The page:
Treasured story resonates 50 years on
A story of triumph over adversity which still resonates with people almost half a century after it was written is returning to Parr Hall’s stage next year.
Helen Forrester’s Twopence to Cross the Mersey will be performed in Warrington on Saturday and Sunday, 8 and 9 October.
This new production – based on the author’s multi-million selling autobiography – has been adapted by Rob Fennah and will be directed by Gareth Tudor Price with a star-studded cast that will be announced nearer the time.
Drawing on her own childhood experiences, Helen Forrester painted a vivid portrait of life in the 1930s – in the midst of the Great Depression.
In 1931, Helen’s spendthrift father was declared bankrupt, forcing the family to leave behind the nannies, servants and luxuries of life in their beautiful middle-class home in the south west of England.
With nothing more than the clothes they stood up in, the family of nine took the train to Liverpool where they hoped to rebuild their shattered lives. It came as a terrible shock to find the thriving, wealthy port Helen’s father remembered as a boy had long since gone.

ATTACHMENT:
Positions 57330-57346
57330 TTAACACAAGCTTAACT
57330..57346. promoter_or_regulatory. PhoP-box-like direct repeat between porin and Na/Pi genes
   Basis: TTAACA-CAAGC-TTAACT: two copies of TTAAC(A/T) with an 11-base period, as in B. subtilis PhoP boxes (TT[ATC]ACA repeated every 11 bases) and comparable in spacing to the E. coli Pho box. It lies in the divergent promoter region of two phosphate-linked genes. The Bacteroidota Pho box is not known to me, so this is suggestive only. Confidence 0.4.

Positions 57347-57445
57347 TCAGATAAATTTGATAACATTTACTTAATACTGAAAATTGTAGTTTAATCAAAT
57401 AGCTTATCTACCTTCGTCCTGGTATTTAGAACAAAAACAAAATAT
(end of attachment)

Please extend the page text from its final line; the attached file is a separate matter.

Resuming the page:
While 12-year-old Helen’s parents searched unsuccessfully to find work, she was taken out of school to look after her six younger siblings and the full burden of keeping house fell on Helen’s young shoulders as the family began to rely on handouts and the kindness of strangers.
But, by the age of 14, Helen had finally had enough of her miserable existence, and so began a bitter fight with her mother and father to attend evening school in an effort to educate herself and make her own way in the world.
But Helen’s parents had no intention of letting their ‘selfish daughter’ go that easily.
Helen Forrester died in 2011 but her 100th birthday was celebrated posthumously with blue plaque outside the author’s former home in Hoylake. Her books and life story have continued to inspire playwright Rob Fennah, who was a friend of Helen’s in the latter years of her life.
Tickets are on sale here or call the box office on 01925 442345.